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Utilization of Cocoyam (Xantosoma sp.) Flour for Food


Author(s): Roberta Dizon-Lauzon and Linda B. Mabesa

Abstract

Cocoyam flour was prepared into cookies, chips and noodles and used as binder in meat loaf. The sensory attributes of the products were comparable to the same products produces from wheat flour and corn starch, and all the processed products were acceptable.
Product evaluation revealed that the level of cocoyam flour in meat loaf formulation is inversely related to the degree of shrinkage and volume of drippings. Cookie measurements showed that the height and weight of baked cookies were not significantly affected by the addition of cocoyam flour. However, the diameter and spread ratio of baked cookies decreased.

Keywords : Xanthosoma sp. Cocoyam flour. Cookies. Chips. Noodles. Meal loaf.

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Influence of Cultivar, Inoculum Density and Plant Age on the Incidence of Fusarium Root and Stem Rot in Cowpea


Author: Crisanta E. Sajise

Abstract

This study was undertaken to determine the effect of host genotype, inoculum density and plant age on the severity of Fusarium root and stem rot in cowpea (Vigna unguiculata). Different levels of Fusarium solani inculum, namely: 8 x 104, 2 x 106 and 4 x 108 conidia/mL were inoculated to 5-, 17- and 22-day old seedlings of TVX 289-4G, VCS 6-1 AND CES 42-2 cowpea cultivars. Among the cultivars tested, CES 42-2 was the most resistant since it exhibited a lower degree of infection in contrast to VCS 6-1 and TVX 289-4G. The degree of infection was not significantly affected by the different levels of inoculum used. However, plant age significantly affected the percentage of infected plants. Fusarium root and stem rot infection was higher in 22- than in 17-day old plants, and was completely suppressed in 5-day old seedlings. Significant interaction effects of inoculum density, cultivar and plan age as well as their combinations on disease severity were noted.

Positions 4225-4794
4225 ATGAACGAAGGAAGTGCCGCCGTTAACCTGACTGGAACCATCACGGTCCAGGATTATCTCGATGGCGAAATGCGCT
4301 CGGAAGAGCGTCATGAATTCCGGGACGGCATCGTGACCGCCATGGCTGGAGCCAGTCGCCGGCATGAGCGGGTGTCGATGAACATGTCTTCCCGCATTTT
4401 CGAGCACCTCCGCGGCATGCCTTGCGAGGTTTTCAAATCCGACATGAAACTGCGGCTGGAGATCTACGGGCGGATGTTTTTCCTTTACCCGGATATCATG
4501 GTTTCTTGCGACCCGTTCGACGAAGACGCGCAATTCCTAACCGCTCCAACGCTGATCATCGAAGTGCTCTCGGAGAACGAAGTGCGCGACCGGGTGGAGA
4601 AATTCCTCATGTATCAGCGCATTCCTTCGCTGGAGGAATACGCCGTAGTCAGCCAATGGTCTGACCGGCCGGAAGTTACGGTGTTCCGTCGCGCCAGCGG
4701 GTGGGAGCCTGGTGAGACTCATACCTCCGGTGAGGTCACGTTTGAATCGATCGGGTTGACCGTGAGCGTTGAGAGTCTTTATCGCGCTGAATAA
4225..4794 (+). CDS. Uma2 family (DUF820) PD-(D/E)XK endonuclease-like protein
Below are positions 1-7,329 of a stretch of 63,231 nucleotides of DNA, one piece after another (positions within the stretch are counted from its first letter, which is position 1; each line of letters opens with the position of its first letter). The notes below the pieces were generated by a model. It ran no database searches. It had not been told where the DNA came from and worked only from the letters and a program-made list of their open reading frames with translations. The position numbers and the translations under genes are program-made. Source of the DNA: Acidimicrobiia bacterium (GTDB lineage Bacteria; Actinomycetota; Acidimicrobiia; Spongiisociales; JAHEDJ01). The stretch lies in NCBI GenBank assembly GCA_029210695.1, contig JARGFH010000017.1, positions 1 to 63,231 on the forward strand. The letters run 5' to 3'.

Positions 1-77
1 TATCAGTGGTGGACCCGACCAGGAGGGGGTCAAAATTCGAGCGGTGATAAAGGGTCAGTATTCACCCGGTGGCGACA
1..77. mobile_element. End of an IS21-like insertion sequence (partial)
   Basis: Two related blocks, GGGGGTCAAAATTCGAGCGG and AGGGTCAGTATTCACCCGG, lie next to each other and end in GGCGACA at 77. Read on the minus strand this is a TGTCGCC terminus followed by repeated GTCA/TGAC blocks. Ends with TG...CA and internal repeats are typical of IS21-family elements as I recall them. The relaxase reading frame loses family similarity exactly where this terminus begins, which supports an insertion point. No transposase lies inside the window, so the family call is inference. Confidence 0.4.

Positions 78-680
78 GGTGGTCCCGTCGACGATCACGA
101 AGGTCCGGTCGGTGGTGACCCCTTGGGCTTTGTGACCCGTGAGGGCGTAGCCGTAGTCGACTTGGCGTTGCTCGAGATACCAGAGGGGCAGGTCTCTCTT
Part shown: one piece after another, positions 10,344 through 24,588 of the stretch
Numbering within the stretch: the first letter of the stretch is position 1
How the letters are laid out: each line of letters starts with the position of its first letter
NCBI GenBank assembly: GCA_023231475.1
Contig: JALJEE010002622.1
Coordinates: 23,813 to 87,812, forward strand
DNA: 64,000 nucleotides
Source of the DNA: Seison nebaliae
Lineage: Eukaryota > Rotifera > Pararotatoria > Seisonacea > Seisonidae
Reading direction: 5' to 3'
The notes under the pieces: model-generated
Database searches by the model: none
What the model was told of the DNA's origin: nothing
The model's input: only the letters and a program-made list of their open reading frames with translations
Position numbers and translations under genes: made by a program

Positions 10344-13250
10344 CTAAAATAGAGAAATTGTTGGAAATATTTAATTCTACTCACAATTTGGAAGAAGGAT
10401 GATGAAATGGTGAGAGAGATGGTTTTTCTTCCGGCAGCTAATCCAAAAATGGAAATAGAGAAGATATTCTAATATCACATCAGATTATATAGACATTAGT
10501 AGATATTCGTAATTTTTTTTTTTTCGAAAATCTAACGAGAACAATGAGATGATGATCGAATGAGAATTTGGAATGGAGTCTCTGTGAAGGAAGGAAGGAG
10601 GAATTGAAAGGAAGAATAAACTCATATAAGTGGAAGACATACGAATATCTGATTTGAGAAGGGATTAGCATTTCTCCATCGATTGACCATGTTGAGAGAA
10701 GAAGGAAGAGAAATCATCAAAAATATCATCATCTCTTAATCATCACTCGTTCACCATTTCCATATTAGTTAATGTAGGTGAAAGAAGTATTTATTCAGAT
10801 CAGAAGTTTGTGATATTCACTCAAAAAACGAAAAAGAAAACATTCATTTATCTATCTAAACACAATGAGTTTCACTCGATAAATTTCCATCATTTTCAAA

Keywords : Fusarium root and stem rot. Fusarium solani, Inocuum density. Cultivar. Cowpea (Vigna unguiculata).

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Reaction of Cassava Plants to Brown Leaf Spot Infection


Author(s): Manuel K. Palomar and Mario A. Martinez

Abstract

PRC 24 cassava plants inoculated with Cercospora henningsii at 8 weeks after planting manifested the earliest symptom and defoliation. Initial symptoms of cassava brown leaf spot disease are light green, round lesions about 3.5 mm in diameter which later turn greenish brown. These lesions then coalesce and result in blighting and subsequent defoliation. Out of the then coalesce and result in blighting and subsequent defoliation. Out of the 98 cassava accessions tested for susceptibility to the disease, 28 accessions were rated to be resistant with total lesion area ranging from 0 to 0.5 cm2.

Keywords : Cassava. Varietal resistance. Cercospora heningsii. Brown leaf spot disease. Susceptibility.